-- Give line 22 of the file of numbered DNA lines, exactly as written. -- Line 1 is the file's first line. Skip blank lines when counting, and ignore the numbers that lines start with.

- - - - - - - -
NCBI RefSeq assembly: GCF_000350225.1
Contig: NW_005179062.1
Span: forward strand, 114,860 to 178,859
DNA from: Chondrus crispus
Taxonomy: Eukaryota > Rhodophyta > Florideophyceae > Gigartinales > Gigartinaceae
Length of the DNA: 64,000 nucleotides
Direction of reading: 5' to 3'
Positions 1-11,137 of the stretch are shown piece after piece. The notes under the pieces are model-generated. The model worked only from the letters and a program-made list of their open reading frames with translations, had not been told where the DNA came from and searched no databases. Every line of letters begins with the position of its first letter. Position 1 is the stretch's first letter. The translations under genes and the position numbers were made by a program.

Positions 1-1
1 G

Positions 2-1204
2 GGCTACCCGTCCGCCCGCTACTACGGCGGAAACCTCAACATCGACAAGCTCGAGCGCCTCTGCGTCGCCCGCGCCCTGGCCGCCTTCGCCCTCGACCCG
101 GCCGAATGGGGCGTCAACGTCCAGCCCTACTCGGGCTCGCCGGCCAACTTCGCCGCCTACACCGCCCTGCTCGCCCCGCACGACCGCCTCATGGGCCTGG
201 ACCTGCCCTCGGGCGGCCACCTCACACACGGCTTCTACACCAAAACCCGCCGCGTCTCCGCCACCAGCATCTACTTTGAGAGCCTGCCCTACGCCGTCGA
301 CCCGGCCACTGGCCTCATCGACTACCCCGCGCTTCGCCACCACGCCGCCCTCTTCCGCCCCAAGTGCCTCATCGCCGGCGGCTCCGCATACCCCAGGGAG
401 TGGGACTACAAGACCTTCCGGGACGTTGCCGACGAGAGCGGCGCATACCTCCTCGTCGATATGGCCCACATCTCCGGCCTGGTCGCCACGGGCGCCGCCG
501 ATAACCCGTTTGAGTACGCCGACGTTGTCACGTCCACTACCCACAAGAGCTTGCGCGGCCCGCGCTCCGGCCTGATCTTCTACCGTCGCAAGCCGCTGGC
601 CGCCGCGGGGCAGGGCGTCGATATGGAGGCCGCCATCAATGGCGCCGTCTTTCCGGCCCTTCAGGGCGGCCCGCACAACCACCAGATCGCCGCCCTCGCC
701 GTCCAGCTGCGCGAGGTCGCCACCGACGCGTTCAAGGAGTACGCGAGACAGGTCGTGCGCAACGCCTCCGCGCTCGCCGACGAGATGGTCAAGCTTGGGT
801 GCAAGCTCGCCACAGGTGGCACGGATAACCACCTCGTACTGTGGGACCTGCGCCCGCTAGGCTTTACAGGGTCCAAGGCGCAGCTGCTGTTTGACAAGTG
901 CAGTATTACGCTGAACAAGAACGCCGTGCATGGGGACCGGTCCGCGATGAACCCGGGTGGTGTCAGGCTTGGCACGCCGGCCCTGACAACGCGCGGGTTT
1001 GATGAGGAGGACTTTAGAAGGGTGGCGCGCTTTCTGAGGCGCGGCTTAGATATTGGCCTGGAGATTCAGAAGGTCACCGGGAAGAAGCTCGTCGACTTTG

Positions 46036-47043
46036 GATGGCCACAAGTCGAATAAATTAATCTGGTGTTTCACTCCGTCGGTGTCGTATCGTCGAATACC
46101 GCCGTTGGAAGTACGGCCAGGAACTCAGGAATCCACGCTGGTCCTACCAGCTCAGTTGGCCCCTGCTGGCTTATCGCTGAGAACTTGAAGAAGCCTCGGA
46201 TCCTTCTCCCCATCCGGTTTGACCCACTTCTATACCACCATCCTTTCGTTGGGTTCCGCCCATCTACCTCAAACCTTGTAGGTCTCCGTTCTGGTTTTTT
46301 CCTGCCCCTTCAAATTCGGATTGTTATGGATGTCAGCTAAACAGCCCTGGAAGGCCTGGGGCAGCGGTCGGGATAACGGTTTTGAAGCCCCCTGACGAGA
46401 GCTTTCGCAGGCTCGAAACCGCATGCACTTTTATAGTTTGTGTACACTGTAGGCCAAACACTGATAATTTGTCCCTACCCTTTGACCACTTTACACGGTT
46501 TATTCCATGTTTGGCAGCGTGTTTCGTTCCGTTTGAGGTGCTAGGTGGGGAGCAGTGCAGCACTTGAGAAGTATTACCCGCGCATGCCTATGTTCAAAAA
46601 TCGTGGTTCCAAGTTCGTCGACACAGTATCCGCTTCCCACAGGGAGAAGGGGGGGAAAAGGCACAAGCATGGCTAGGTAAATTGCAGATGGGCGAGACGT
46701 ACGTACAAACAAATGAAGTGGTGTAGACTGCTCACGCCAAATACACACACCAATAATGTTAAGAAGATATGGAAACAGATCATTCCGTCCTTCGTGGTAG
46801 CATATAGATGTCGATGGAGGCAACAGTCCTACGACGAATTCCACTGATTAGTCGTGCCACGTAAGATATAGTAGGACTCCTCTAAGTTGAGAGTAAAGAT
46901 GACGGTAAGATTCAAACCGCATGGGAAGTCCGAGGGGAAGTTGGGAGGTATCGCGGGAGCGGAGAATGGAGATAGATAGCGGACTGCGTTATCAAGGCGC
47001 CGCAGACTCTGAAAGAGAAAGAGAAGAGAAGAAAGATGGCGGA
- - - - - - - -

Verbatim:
1001 GATGAGGAGGACTTTAGAAGGGTGGCGCGCTTTCTGAGGCGCGGCTTAGATATTGGCCTGGAGATTCAGAAGGTCACCGGGAAGAAGCTCGTCGACTTTG